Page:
An online devotional for writers
A truly wise person uses few words. (Proverbs 17:27, NLT)
One writers' camp views the Delete key as their foe. Another group see it as their friend.
If the Delete key is your enemy, then you view it as an adversary that will eradicate your creativity ... your ideas … your hard work. Your many words, you believe, mean you have much to say. The Delete key strives only to destroy your lofty thoughts. Your words have come forth with such angst that you cannot imagine eliminating any of them – or at least, only a few.
But if the Delete key is your friend, you see it as a partner. Once you get that rough outline or messy first draft on paper, you work with the Delete key to cut, tighten, and clarify. What’s at stake here, in your mind, are not the words themselves. Rather, do those words convey your ideas so the reader can understand? Your Delete key collaborates with you to use as few words as possible yet still communicate clearly.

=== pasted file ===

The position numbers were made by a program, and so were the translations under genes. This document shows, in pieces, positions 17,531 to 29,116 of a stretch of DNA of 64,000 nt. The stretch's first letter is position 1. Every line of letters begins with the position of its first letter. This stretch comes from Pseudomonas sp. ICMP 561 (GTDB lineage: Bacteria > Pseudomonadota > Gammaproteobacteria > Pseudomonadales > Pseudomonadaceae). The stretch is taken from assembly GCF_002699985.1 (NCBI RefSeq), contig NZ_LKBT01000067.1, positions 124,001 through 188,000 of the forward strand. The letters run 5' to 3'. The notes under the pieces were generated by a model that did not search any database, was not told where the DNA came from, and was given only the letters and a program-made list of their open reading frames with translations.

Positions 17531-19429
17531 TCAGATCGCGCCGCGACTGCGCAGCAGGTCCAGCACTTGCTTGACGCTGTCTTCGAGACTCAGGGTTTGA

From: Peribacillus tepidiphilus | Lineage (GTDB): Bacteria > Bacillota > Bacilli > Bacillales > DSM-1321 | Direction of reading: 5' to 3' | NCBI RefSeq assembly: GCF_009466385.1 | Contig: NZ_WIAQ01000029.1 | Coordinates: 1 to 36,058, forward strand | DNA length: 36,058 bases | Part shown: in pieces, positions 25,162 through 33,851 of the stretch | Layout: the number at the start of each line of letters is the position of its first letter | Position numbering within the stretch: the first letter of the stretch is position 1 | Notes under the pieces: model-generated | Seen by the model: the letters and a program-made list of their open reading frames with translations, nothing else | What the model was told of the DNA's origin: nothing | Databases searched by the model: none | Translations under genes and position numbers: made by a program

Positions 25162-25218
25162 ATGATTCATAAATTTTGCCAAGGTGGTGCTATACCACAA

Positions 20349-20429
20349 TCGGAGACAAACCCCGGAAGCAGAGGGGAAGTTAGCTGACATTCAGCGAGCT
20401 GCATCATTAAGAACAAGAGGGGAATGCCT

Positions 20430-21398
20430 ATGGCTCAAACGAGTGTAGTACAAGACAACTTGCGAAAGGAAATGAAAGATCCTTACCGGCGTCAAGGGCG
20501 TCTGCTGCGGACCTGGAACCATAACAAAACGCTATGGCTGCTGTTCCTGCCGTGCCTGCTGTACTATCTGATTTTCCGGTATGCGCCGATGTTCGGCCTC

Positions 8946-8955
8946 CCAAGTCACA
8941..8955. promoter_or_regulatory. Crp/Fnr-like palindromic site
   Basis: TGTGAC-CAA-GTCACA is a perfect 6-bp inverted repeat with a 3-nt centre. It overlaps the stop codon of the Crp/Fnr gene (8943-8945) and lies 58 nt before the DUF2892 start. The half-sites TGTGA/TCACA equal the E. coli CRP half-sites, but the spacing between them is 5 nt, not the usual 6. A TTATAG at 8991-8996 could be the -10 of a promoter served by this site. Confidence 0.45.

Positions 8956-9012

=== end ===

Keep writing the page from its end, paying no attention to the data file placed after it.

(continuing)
“Speak properly, and in as few words as you can, but always plainly,” said Pennsylvania colony founder William Penn (1644-1718) in his collection of essays and maxims, Some Fruits of Solitude. “For the end of speech is not ostentation, but to be understood.”
King Solomon said much the same thing: a truly wise person uses few words (Proverbs 17:27, NLT).
Be a wise writer. Make friends with your Delete key.
A wise writer uses as few words as possible to communicate clearly.
Remove from my heart any pride or desire to impress others with my words. Replace it, instead, with a desire to be clear to help my readers.
In Jesus’s name, Amen.
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